My name is Dave, and the first thing I need to emphasize as I begin covering the Capitals for this site is that I am not a D.C. guy.  I have been, and always will be, a Baltimore guy.    It just so happens that my favorite sports organization keeps its home ice within the District.

So, when it came time for me to get married, it also came time for me to enter the rite of passage known as the bachelor party.  The first names on the invite list I gave to my best man?  “A. Ovechkin, M. Green, N. Backstrom et al.”

We settled on Friday, April 9th’s tilt versus the Atlanta Thrashers.  At the time I bought the tickets, the Thrashers were still in playoff contention and they still had Ilya Kovalchuk on their roster (he would later R.S.V.P. “no” to the bachelor party invite and get shipped to New Jersey at the trade deadline).  Leading up to the game, I realized that we had a chance to probably see a blowout and watch the best offense in the league add to its already-gaudy totals, winding down a historic first place regular season.

Part of the package we bought came with passes for everyone to visit the Dewar’s 12 Clubhouse before the game.  If you ever have this opportunity, run, do not walk, to the Dewar’s 12 Clubhouse.  It is essentially three open bars and platters of delicious food strategically placed every 6 feet.  I begin to consider if I should’ve looked into having my wedding reception here.

As we gorge ourselves on nachos, hot dogs, and brisket sliders (!), we gaze out the window onto F Street and spot a man with a swath of gray hair, eyeglasses and a pink and red suit covered in question marks.  He is walking with what appears to be his wife, window shopping.  “It’s…it’s…Nate Resco!” someone yells, pointing.  We squint down to the street, confused and delighted.  “You know, the guy with those commercials, how to get government grants to quit your job and stuff?”  A quick Google search reveals that the man’s name is actually Matthew Lesko.  We all take this sighting as a very good omen.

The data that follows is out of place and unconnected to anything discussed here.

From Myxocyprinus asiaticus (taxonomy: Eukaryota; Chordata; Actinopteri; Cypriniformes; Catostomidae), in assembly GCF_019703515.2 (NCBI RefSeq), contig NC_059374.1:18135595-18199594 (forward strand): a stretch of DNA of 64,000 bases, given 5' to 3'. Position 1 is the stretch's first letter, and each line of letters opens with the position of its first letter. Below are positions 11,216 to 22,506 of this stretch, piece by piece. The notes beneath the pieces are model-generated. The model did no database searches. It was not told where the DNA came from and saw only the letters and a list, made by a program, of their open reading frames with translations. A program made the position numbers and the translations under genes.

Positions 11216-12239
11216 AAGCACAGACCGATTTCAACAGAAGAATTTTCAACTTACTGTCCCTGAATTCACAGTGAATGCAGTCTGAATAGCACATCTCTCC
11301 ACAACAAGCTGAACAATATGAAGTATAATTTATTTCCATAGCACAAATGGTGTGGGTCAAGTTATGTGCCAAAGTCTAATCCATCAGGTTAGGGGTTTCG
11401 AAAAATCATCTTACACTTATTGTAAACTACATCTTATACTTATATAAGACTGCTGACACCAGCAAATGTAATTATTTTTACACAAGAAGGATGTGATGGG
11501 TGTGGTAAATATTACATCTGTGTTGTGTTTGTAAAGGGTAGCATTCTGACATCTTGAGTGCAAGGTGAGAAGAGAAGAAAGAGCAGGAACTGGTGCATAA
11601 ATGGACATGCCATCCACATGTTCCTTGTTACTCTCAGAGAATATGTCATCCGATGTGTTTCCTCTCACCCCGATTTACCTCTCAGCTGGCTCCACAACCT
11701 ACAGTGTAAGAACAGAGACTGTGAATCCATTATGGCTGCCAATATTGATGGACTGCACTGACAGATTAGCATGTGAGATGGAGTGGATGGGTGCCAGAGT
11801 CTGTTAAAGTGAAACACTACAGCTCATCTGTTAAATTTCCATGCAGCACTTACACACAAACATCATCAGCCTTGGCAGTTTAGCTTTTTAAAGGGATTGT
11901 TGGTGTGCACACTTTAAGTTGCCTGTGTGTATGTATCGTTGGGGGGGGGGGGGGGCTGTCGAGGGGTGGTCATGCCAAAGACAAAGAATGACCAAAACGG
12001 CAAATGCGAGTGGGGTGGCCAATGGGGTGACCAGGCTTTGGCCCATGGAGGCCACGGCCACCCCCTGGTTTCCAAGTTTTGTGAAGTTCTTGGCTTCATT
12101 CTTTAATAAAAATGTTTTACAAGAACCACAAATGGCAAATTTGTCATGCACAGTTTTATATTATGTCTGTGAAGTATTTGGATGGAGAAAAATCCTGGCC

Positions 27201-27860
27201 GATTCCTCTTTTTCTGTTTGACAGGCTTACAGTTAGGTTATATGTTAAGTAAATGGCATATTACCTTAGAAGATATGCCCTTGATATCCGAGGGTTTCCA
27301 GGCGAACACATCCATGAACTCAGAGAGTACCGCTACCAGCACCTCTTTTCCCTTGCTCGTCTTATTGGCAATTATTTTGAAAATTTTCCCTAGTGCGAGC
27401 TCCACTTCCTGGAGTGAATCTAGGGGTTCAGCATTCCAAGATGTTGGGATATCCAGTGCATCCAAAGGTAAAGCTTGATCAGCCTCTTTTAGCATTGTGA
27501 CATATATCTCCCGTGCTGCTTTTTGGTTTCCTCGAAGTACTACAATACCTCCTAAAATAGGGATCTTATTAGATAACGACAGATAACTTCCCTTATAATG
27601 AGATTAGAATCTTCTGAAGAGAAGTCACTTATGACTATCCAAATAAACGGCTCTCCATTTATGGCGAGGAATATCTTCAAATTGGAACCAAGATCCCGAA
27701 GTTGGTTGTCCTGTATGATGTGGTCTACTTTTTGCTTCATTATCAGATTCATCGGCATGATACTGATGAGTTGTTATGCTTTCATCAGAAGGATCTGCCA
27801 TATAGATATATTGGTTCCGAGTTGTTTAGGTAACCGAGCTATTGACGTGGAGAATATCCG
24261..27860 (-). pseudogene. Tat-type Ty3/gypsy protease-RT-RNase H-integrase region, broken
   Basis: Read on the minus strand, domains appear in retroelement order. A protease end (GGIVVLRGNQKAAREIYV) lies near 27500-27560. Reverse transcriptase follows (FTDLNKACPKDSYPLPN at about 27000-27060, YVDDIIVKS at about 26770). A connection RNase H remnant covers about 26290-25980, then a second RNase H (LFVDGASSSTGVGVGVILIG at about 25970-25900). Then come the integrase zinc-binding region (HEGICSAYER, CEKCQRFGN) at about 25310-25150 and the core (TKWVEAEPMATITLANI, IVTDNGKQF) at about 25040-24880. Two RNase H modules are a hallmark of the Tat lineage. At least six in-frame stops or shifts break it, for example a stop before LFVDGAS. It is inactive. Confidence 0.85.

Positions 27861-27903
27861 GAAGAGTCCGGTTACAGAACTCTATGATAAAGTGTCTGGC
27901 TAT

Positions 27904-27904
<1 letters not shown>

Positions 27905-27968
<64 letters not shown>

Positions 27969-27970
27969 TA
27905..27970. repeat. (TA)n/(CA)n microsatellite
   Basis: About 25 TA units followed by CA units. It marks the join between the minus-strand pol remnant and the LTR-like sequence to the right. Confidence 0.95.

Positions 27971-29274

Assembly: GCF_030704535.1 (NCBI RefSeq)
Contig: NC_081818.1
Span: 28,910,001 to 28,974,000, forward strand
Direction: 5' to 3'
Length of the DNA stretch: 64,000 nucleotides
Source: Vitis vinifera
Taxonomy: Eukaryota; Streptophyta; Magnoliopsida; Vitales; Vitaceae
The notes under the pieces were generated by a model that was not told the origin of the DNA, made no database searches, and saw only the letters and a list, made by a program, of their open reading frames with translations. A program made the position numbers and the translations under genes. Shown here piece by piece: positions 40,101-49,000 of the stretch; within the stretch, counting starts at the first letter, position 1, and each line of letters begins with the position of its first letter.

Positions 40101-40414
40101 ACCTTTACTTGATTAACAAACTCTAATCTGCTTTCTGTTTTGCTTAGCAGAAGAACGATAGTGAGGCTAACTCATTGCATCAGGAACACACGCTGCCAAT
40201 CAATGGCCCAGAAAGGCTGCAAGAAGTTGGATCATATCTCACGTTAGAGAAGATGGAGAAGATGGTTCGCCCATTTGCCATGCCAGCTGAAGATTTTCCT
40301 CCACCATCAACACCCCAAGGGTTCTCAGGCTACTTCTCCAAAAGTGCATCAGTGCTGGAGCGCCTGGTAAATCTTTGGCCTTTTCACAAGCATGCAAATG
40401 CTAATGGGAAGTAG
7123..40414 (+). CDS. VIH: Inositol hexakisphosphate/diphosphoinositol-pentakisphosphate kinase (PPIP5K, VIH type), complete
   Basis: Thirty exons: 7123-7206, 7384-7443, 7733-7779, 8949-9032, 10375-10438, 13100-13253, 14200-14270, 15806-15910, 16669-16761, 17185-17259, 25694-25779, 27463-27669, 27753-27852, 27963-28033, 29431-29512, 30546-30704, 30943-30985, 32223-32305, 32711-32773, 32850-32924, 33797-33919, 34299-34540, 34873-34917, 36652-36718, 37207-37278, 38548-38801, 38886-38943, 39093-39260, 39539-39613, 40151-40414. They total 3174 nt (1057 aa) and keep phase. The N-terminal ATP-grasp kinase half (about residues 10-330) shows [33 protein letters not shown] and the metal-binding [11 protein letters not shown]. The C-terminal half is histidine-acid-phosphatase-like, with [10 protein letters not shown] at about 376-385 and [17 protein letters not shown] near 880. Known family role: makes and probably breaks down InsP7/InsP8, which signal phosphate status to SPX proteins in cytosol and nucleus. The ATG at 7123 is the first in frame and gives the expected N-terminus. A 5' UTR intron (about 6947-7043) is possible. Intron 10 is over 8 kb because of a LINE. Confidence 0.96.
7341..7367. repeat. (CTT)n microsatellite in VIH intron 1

We take our seats in section 426 of the Verizon Center, looking directly down onto Capitals goaltender Jose Theodore.  Our group of 10 takes up almost an entire row.  If there is a bad seat for hockey in the Phone Booth, I have yet to sit in it.  Maybe it’s the barley juice, but when I see Nicklas Backstrom wearing the “A” for tonight (in place of a resting Mike Knuble), my face starts to tingle.  Good things are going to happen.

As the game goes on I teach my friends the chants, cheers and etiquette that come with being part of “Rocking the Red” at Verizon.  At one point, my buddy Joe stands up to ask someone at the other end of the row if they need a beer.  He is almost instantly met with a “Hey McLovin, sit the f#@% down!” from two rows back.  No standing while the puck is in play, fellas.

The Caps pour it on the Trashers 5-2, and a little part of me truly believes that Ovechkin was aiming for a hat trick as a wedding present.  He settles on two goals and the building (of course) goes nuts when he nabs his 50th of the year.  After each goal, I could see my hockey-positive-but-inexperienced friends going bananas and my hockey-neutral friends joining the aforementioned group.  I feel like Ted Leonsis entertaining wide-eyed guests in the owner’s box.

It seems to be a law that when 10 guys travel to and from multiple locations, someone will lag behind our flat out get lost at each stop.  Our first casualty of the evening is Omar, who mysteriously vanishes into the crowd of red Ovechkin jerseys, despite being dressed like Andre 3000 on St. Patrick’s Day.  “How the hell did you lose track of a black guy at a hockey game?” he asks, when we finally find him standing by the Metro.

As we fade into the D.C. evening for more carousing and less hockey, I look back at the horde of crimson-clad puckheads, draw in a breath of Washington air (a mix of cherry blossoms and hot dogs) and appreciate how nice it was to enjoy a game “casually.”  The last time I enjoyed a game “casually,” the Caps were awful and they wore a disgusting combination of teal and bronze.  I had showed my friends what it was like to dissect defensive pairings and think exhaustively about winning a Stanley Cup.  They showed me how to get drunk and be a casual fan.

A chase for the Cup, a wedding, the league’s best power play, brisket sliders, my closest friends; it’s going to be a good spring.

Dave Gilmore can be reached at and on Twitter @BaltimoreCaps.